In the previous post, I implemented a Sudoku solver. Unfortunately, it does not work yet. Let’s fix it! Debugging the solver in the current state of the code is hard. The test fails because the expected solution is not equal to the actual solution returned, but since I have no way of visualizing the Grid it’s hard to say what the difference is. Therefore, my approach here would be to write a function to print the grids....

## Sudoku, Recursion

The code I wrote in the last post would use some refactoring. However, the tests are working, and I feel like I would be spending my time refactoring stuff that already works instead of trying to tackle the actual problem of solving a Sudoku. If you read “The Pragmatic Programmer”, the authors introduce the concept of “tracer bullets”. That is, a minimal version of the application that does something useful and works end to end....

## Sudoku, the solver interface

The other day, in the first post of the series, I started writing a sudoku solver with TDD. In particular, I wrote a simple Grid class to encapsulate the game’s state. I think it’s now time that we start writing a solver for the puzzle. Solver Interface As I’m trying to use TDD, I first need a test for the solver. To write a test I need to think of an interface....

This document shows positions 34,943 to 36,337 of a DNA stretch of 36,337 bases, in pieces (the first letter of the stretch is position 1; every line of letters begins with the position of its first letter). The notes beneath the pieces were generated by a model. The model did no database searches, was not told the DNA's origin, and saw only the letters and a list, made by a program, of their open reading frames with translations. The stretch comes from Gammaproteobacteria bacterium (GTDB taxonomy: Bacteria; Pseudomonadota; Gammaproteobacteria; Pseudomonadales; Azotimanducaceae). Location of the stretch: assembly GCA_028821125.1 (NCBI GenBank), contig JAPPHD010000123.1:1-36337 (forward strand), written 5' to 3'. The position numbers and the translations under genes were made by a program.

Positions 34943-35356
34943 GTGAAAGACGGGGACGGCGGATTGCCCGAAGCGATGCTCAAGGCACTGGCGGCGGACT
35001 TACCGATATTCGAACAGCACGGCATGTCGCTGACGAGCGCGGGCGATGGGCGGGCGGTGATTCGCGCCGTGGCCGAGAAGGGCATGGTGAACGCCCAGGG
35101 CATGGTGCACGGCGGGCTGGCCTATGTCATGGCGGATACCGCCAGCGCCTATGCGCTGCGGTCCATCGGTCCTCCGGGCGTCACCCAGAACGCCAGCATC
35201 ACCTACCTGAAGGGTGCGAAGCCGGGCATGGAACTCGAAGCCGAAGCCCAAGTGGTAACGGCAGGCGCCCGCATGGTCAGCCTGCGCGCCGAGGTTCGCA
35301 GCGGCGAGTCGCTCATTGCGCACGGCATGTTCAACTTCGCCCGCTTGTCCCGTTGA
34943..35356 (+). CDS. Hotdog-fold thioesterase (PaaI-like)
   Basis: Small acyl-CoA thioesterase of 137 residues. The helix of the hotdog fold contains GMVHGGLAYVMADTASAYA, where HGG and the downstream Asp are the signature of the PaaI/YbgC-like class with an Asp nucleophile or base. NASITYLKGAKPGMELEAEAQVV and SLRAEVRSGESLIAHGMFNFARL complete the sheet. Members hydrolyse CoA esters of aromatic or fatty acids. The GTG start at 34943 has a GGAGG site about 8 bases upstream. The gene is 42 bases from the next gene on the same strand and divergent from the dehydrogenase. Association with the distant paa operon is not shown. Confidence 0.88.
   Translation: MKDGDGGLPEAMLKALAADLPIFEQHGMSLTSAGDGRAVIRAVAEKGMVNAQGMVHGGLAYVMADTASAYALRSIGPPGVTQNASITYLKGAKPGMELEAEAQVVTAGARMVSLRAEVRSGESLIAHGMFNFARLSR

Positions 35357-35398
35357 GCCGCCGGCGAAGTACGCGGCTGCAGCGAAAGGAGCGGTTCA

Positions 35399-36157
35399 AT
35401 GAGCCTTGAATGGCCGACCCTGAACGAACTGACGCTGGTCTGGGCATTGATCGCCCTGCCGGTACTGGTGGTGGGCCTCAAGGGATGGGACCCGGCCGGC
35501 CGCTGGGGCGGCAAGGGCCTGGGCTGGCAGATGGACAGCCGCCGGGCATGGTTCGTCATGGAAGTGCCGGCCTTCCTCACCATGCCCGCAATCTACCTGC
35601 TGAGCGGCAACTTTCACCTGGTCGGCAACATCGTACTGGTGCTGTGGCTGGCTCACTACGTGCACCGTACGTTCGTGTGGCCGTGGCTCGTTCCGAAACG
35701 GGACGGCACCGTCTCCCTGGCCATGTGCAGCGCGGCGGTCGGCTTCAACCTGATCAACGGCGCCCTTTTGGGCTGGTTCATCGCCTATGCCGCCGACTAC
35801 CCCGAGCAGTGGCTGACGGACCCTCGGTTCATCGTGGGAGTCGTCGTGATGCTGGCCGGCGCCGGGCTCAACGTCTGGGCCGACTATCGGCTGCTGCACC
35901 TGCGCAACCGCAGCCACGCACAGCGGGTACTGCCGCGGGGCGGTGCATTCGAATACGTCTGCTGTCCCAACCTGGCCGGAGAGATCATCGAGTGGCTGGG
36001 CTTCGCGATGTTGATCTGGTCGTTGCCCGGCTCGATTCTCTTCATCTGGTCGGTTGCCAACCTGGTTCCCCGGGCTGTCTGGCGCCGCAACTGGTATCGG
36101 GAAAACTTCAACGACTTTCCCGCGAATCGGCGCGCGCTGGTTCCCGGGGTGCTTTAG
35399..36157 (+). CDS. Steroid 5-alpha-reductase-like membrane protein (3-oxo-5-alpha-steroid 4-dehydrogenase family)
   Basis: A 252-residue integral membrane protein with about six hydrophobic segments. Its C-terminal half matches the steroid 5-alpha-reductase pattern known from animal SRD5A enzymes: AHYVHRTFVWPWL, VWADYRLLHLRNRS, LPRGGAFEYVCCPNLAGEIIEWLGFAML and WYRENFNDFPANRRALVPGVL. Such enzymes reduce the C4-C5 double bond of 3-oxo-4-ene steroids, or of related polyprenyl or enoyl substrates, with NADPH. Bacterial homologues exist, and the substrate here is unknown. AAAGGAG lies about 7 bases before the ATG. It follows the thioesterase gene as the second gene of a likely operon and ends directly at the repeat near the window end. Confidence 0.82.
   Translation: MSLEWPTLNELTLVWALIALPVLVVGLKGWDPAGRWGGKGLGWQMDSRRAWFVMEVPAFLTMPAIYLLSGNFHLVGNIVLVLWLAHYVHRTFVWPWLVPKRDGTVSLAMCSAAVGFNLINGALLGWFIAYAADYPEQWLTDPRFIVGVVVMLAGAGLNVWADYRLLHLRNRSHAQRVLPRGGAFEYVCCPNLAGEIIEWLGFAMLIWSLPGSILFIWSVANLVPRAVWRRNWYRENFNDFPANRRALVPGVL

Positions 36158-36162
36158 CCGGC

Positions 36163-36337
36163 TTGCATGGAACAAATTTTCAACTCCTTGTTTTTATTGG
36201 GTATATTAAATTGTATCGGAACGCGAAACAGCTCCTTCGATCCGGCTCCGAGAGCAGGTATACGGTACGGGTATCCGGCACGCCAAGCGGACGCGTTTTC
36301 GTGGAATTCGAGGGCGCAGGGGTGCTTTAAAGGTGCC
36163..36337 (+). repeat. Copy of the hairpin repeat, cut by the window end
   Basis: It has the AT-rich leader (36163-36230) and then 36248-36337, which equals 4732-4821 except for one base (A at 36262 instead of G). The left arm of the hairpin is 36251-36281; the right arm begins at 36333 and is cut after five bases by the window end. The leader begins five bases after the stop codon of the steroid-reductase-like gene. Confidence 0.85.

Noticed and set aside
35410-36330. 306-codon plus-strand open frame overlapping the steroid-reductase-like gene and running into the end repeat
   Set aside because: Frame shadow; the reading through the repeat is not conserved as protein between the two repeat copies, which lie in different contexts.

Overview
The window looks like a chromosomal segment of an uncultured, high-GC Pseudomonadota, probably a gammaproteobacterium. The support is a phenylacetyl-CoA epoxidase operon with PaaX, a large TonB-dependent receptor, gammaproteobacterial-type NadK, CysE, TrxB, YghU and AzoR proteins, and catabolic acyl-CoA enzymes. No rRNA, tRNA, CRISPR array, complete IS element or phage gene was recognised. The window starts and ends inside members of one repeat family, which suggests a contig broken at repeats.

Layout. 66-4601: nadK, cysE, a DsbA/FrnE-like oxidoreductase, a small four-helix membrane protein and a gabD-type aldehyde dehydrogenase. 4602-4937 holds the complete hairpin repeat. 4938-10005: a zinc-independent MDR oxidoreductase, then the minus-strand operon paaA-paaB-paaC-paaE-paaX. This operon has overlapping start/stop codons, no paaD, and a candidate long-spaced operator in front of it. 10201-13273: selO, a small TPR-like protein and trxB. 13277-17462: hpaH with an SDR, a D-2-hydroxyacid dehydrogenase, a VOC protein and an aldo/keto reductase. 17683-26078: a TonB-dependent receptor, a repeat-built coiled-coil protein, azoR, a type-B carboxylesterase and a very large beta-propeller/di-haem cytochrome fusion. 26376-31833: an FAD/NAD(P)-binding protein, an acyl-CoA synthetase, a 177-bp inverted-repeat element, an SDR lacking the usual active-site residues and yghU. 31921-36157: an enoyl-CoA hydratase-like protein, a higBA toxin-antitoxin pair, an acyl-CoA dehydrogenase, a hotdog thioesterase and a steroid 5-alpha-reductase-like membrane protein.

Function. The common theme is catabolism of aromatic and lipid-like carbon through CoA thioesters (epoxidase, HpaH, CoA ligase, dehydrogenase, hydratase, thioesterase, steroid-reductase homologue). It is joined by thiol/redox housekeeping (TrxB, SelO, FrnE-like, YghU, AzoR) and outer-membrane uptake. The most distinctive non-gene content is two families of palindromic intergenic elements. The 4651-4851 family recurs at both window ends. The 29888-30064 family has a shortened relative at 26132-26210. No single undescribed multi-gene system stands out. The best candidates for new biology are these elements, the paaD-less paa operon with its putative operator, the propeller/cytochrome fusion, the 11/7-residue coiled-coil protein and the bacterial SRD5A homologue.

## Ok, Sudoku

I’m going to imitate Ron Jeffries. In his series of posts, Ron tried writing a Sudoku solver using TDD (Test Driven Development) to see if the methodology works and what would happen. He eventually quit the project without completing it. So I am going to write a Sudoku solver, posting my progress as I go along. I’m going to try using TDD and document my thought process. Let’s see where I end up, if I manage it or quit and if we can learn something new along the way....